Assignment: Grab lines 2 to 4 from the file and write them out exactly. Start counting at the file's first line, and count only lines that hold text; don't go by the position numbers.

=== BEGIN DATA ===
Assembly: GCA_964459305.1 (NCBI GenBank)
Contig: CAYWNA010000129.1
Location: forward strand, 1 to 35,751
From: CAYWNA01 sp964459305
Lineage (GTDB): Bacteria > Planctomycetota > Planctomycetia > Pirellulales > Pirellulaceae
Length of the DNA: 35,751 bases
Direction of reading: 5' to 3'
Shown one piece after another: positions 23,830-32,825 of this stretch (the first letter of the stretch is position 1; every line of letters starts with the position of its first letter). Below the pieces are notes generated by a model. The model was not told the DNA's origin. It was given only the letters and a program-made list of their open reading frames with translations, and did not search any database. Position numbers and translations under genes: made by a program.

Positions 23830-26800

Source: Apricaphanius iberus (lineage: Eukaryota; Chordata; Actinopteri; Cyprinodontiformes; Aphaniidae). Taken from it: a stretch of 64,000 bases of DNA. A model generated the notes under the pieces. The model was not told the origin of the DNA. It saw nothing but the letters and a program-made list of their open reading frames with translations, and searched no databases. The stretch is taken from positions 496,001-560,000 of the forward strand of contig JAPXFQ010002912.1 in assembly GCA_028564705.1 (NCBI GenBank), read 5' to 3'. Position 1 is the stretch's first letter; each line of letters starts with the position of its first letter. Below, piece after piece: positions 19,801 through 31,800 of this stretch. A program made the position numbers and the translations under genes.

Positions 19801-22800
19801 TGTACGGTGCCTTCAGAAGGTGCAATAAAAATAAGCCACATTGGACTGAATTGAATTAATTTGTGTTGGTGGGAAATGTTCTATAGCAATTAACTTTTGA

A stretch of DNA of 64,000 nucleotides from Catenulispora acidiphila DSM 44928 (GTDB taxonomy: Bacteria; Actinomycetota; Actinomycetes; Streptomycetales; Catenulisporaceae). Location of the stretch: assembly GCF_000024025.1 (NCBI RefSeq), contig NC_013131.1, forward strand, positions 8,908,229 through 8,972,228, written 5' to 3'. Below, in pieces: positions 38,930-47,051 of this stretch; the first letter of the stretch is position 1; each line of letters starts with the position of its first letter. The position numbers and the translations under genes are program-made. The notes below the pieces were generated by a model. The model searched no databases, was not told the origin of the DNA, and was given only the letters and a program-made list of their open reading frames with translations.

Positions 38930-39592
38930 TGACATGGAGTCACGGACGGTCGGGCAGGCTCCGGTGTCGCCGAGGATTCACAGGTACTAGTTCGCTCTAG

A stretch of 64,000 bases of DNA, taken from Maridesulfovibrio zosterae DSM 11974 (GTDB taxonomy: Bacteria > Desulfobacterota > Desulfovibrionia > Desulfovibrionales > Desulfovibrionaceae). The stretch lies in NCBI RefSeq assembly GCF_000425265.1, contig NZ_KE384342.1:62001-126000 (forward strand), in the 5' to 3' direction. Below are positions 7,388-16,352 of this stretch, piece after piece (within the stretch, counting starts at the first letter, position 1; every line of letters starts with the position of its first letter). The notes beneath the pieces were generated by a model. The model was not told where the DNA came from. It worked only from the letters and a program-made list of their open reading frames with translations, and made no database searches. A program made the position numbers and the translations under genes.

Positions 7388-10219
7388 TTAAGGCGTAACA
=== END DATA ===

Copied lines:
Contig: CAYWNA010000129.1
Location: forward strand, 1 to 35,751
From: CAYWNA01 sp964459305